Intel Corporation: 2 Big Reasons INTC Stock Keeps Gaining

INTC StockThe key markets for many semiconductor manufacturers like Intel Corporation (NASDAQ:INTC) from here on out are games, virtual reality consoles, and everything you can stuff into the bag called the Internet of Things (IoT).

However, I believe that Intel stock is different.  Before I go into the “Buck Rogers” reasons why I think Intel is different, and why Intel stock is one that investors with a long-term time horizon should consider owning, let’s look at the most recent trends.

INTC Stock Is Well Behaved

INTC stock has behaved very well in the last year or so, gaining almost 50% since the August lows of 2015.

Over the last three years, Intel stock has posted choppy—but not inconsequential—annual revenue gains and gross margin growth.  The company has had (again choppy, but not inconsequential) net income. And INTC stock has shown very healthy amounts of cash on its balance sheet at the end of each of the last three years. Note that the huge influx of cash at the end of 2015 is the result of a successful $9.5-billion debt offering.


So from my perspective, Intel is a very well run company whose current financial position bodes well for its future. Before I go into a discussion about Intel stock’s future, it is appropriate to note here that like all semiconductor companies, Intel is a company in transition.

Since the 1980s, semiconductor companies have been making processors that mostly went into personal computers (PCs). And for the last five years, PC demand has been waning. PC demand may be on the rebound, but its future growth will likely be in the low single-digits into the foreseeable future. (Source:“PC Sales Bottoming Out”, Gartner, March 1, 2016.)

Intel does not peg its future on potential PC demand growth. Instead, Intel’s focus is on “powering the infrastructure for an increasingly smart and connected world.” In layman’s terms, Intel is focusing on big systems that require a lot of processing power. And the company is restructuring itself accordingly.  It now defines its business in the context of six separate operating segments. Of these, there are two that I believe hold the most promise: data centers and IoT.

Intel’s “Data Center Group” makes systems, software, chipsets, and platforms designed primarily for big enterprises, cloud computing environments, and the world’s communications infrastructure. Intel’s “IoT Group” has a narrow focus on developing products for retail, transportation, manufacturing, and smart-building and smart-home use. (Source: “2015 Annual Report,” Intel Corporation, February 12, 2016.)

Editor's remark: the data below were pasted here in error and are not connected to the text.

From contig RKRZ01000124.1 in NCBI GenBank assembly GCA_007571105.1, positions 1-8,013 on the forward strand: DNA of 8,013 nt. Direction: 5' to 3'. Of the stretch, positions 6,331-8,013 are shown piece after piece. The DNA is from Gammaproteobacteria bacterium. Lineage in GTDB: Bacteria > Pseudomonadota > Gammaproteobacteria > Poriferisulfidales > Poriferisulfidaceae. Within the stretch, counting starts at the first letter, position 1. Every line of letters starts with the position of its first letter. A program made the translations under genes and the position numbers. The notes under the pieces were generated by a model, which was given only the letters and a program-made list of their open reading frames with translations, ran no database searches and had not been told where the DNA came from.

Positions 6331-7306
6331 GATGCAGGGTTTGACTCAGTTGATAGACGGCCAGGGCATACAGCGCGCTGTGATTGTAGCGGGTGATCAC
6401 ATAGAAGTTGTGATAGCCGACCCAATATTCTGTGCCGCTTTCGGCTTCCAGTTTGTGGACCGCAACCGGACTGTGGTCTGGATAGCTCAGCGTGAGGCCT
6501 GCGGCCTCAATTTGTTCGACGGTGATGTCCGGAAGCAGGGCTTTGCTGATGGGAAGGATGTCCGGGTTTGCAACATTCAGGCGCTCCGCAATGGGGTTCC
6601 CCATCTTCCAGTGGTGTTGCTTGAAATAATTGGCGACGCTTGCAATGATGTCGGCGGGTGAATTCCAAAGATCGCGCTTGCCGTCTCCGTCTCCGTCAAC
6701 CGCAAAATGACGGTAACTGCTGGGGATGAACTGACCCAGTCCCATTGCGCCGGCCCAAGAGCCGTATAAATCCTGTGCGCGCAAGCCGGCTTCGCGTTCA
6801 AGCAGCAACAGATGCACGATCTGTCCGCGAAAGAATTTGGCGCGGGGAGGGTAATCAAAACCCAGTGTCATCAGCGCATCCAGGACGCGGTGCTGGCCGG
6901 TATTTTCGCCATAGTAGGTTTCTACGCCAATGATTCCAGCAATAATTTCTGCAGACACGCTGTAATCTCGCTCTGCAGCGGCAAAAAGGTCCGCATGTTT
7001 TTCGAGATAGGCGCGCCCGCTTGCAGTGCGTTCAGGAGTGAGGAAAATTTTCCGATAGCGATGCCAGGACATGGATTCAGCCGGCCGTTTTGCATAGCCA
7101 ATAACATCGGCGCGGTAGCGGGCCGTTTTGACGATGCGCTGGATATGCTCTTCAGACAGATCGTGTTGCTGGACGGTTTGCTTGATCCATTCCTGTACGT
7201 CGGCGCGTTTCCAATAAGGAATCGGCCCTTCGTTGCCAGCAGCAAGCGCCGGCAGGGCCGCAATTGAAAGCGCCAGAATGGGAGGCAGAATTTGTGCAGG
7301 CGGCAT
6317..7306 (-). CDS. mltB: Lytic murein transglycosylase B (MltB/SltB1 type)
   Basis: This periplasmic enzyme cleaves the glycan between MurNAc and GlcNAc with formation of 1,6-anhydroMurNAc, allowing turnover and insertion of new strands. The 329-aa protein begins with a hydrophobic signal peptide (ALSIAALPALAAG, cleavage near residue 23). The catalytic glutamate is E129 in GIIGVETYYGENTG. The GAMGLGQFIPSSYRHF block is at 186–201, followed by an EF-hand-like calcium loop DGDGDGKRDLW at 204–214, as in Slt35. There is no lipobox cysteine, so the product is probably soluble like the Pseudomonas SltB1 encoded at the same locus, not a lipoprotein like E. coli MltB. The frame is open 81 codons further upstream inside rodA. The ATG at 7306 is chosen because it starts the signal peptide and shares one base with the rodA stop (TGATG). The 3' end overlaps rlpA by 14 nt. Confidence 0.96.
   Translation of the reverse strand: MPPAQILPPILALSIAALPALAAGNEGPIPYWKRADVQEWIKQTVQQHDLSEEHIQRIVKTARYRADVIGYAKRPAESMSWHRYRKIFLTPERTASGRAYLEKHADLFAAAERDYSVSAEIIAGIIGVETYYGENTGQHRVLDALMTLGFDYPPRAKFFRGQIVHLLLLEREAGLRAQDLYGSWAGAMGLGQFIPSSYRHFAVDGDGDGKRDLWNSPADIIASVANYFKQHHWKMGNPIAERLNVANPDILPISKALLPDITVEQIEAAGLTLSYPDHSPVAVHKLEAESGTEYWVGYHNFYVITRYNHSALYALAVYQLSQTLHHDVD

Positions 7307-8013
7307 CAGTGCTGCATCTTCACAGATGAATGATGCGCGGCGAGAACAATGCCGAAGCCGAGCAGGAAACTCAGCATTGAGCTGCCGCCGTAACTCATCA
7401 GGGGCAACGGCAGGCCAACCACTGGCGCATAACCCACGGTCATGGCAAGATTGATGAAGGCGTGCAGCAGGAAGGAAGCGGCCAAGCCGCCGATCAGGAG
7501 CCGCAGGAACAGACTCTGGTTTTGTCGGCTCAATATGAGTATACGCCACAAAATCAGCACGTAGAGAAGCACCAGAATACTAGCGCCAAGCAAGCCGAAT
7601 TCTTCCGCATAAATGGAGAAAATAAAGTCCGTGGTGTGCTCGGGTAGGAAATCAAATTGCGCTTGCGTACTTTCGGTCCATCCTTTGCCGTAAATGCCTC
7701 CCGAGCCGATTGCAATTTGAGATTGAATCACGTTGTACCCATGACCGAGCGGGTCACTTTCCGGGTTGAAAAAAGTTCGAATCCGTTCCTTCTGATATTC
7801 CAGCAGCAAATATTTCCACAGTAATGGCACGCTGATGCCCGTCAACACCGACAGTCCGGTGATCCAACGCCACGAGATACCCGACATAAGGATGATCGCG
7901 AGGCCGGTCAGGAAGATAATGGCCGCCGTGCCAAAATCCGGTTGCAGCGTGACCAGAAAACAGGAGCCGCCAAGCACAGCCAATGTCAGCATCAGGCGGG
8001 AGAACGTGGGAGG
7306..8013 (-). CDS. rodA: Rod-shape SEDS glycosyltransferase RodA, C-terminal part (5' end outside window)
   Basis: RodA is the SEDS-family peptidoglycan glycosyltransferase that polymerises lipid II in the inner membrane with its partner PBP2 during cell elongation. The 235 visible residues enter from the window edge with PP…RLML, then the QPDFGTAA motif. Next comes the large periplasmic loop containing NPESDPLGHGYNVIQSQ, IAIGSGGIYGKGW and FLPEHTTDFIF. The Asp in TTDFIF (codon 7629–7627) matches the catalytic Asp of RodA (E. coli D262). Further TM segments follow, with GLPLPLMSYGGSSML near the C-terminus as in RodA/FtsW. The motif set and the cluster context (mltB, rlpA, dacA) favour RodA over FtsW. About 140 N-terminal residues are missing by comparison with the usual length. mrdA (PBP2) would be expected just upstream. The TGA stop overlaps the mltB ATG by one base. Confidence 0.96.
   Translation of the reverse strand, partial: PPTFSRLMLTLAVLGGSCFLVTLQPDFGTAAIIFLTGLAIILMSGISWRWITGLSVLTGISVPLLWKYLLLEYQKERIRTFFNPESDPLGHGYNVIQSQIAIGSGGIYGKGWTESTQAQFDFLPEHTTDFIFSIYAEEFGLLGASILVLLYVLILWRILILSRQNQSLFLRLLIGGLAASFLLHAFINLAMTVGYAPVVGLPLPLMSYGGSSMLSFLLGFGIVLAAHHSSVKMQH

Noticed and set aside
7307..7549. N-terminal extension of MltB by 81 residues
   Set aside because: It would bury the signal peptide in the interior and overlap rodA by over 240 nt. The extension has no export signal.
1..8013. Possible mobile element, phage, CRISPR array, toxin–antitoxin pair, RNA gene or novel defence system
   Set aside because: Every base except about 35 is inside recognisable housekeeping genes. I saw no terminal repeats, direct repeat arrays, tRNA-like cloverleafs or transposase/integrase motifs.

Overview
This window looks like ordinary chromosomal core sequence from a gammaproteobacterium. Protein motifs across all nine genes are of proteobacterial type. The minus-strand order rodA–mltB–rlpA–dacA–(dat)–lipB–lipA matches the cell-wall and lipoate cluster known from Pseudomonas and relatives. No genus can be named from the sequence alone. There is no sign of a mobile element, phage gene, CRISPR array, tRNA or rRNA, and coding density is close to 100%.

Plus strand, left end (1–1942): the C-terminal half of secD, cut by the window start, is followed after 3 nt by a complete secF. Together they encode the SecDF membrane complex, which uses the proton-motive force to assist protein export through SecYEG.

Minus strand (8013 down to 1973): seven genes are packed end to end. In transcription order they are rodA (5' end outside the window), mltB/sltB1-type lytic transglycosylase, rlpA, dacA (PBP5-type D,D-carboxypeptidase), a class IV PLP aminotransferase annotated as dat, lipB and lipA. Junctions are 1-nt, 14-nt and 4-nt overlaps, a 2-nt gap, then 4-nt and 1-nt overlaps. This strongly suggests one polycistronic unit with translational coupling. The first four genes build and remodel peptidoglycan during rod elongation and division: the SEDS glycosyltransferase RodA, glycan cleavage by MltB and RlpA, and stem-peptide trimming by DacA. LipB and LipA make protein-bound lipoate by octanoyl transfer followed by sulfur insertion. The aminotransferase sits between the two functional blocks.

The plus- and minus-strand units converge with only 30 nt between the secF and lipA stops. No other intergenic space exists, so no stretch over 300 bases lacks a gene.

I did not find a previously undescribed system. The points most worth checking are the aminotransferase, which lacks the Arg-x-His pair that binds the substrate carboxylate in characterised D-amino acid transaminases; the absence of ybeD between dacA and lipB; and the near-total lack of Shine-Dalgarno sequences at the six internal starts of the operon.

The reasons I believe these two business segments are the key to future gains in Intel stock are twofold. First, Intel is an incredible innovator. Second, Intel has the capacity to get cutting-edge technology to market faster than any of its competitors.

Robert Noyce helped invent the integrated circuit in the late 1960s and was a co-founder of Intel. In 1971, just three years after its birth, Intel created the world’s first commercial microprocessor chip. The company has nearly 100,000 patents. In 2011, Intel introduced one of the first commercial 3D transistors.

Intel has not abandoned the notion that “Moore’s Law” (the theory postulated by Intel co-founder Gordon Moore, that the number of transistors per square inch on an integrated circuit will double every year) is still viable. Intel has been improving its chips continually since their debut, and it currently spends more than $12.0 billion annually on developing new, smaller, faster, more energy-efficient processors. The company expects to release a 5-nanometer (nm) chip by 2020. (Source: “Intel Timeline: A History of Innovation,” Intel Corporation, last accessed September 21, 2016.)

The reason Intel should have a head-start on its competition and get these high-end, next-generation chips to market early is that the company manufactures products in its own factories. That in-house capability allows Intel to shorten its time-to-market and to scale new products more rapidly than other semiconductor manufacturers. And I don’t expect this competitive advantage will go away anytime soon, if ever.

The Bottom Line on INTC Stock

Arthur Rock, Robert Noyce, and Gordon Moore founded Intel more than 40 years ago. At the time, futurists predicted (and science fiction writers wrote about) self-driving cars, robots that would cater to our every domestic need, and computers that could think independently and make decisions. Today, technologists at Intel are making these things a reality.  My expectation is that INTC stock will be a huge beneficiary of this.